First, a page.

Boiled Peanuts Whip Other Peanuts

Study: Boiled Peanuts Are Richer in Antioxidants Than Raw or Roasted Peanuts

Medically Reviewed by Louise Chang, MD on October 26, 2007

Oct. 26, 2007 -- Boiled peanuts may be the cream of the crop, besting raw peanuts or roasted peanuts in terms of nutrition.

That news comes from food scientists in Alabama, who ought to know about boiled peanuts, which are a Southern snack.

The researchers -- who included graduate student Yvonne Chukwumah and Lloyd Walker, PhD, of Alabama A&M University -- bought peanuts at a grocery store.

Their shopping list included raw Virginia peanuts in the shell, raw peanut kernels, and commercially boiled peanuts.

The scientists boiled the raw peanuts for four hours while the peanuts were still in their shell. They also dry-roasted raw peanut kernels and roasted other raw peanut kernels in oil.

Next, the scientists made an extract from each batch of peanuts.

Lab tests on the peanut extracts show that boiled peanuts had higher levels of antioxidants than the raw and roasted peanuts.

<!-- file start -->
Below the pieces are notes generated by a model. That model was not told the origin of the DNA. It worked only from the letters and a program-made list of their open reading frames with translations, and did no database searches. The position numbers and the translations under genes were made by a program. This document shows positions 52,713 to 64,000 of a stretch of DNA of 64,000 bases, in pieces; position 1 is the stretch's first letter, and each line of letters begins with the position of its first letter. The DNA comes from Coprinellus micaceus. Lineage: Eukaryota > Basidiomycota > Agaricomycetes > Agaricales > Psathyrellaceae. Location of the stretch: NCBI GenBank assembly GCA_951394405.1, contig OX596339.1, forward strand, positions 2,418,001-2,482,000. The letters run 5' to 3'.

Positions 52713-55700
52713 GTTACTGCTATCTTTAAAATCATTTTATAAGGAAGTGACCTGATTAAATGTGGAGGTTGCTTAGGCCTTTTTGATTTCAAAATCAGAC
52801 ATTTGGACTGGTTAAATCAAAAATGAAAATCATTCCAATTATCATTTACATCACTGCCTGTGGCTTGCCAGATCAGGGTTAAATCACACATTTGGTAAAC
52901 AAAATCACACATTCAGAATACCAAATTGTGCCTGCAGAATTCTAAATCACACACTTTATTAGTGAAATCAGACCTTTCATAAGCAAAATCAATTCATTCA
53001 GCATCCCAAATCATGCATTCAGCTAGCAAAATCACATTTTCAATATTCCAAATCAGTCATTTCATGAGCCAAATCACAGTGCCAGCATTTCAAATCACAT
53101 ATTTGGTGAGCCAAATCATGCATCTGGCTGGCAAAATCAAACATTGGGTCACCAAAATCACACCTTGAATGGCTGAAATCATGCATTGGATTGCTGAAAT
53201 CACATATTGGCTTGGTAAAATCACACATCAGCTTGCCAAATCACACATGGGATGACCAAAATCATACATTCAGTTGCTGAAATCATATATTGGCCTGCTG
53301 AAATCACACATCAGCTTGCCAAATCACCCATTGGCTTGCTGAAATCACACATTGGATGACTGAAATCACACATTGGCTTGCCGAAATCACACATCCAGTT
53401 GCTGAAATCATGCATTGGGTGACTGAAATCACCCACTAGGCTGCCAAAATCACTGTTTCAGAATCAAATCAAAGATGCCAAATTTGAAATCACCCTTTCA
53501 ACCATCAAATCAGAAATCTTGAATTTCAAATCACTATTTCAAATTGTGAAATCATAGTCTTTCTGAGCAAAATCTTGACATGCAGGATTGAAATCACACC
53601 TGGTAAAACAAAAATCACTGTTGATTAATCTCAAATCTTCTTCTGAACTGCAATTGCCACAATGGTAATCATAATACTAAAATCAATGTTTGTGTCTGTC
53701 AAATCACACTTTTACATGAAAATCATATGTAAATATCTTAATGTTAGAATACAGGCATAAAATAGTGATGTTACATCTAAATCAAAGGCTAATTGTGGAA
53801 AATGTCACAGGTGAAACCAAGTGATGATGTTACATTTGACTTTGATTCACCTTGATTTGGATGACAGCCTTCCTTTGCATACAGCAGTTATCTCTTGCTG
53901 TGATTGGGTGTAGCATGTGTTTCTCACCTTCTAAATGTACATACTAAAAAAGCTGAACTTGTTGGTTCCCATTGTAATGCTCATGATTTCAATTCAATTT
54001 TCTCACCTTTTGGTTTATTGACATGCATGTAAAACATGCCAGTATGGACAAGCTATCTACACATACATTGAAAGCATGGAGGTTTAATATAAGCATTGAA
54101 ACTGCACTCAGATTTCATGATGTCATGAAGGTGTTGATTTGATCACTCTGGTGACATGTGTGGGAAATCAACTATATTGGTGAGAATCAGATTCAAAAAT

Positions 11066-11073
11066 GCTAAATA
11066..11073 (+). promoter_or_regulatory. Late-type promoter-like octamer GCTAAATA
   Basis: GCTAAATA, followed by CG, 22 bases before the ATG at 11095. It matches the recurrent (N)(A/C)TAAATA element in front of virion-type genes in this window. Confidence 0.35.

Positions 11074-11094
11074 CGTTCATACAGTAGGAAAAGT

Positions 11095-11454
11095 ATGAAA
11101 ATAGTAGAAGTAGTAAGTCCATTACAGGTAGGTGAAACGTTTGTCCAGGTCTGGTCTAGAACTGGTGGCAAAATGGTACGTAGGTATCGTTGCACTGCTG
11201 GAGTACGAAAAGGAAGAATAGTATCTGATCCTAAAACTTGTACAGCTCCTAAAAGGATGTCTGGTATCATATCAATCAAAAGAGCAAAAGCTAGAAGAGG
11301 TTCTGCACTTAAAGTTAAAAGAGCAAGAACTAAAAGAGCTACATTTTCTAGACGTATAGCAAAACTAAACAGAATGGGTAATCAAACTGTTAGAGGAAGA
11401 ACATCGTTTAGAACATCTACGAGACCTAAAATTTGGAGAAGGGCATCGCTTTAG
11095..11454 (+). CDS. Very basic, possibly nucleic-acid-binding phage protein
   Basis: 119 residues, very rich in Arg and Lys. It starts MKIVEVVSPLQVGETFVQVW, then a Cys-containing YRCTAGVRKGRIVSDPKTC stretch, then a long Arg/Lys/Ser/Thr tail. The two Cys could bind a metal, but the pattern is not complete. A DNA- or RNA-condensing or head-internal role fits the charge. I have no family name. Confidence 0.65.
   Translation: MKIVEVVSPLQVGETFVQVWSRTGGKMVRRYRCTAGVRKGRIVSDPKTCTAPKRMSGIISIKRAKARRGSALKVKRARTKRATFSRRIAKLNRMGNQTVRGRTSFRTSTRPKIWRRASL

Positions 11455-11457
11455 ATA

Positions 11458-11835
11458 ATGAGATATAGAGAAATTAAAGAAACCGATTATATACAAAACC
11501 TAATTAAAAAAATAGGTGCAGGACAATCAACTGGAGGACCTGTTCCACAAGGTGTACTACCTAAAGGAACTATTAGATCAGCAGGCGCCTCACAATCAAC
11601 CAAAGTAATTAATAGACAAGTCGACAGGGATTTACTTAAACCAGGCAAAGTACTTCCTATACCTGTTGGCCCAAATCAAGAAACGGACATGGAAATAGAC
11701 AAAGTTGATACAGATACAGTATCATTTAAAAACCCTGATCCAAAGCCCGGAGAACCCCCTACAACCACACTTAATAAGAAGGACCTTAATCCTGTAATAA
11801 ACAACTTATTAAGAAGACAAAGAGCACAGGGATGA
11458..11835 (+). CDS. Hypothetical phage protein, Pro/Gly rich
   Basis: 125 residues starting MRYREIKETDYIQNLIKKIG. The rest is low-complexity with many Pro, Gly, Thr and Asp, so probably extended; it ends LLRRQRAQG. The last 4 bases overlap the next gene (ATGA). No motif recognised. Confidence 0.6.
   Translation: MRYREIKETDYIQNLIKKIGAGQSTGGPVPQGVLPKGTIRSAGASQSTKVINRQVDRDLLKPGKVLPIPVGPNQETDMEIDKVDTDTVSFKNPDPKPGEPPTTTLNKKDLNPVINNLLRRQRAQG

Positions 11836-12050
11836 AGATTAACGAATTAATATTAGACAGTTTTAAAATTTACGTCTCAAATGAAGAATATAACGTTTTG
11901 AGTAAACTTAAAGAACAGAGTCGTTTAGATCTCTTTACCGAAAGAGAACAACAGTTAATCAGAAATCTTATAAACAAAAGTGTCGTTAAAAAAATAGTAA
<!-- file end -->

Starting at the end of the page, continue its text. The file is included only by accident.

Antioxidants, which come in many forms and are found in plants, may help prevent cancer, heart disease, and other chronic conditions, note the researchers.

The commercially boiled peanuts were a bit higher in a certain antioxidant than the boiled peanuts brewed by the scientists.

When peanuts are boiled in their shell, the peanut kernel absorbs antioxidants that are in the peanut shells and skins. That can't happen with shelled, skinned peanut kernels, the researchers note.

Their findings appear in the Journal of Agricultural and Food Chemistry.

Show Sources

SOURCES: Chukwumah, Y. Journal of Agricultural and Food Chemistry, Oct. 31, 2007; vol 55: pp 9266-9273. News release, American Chemical Society.

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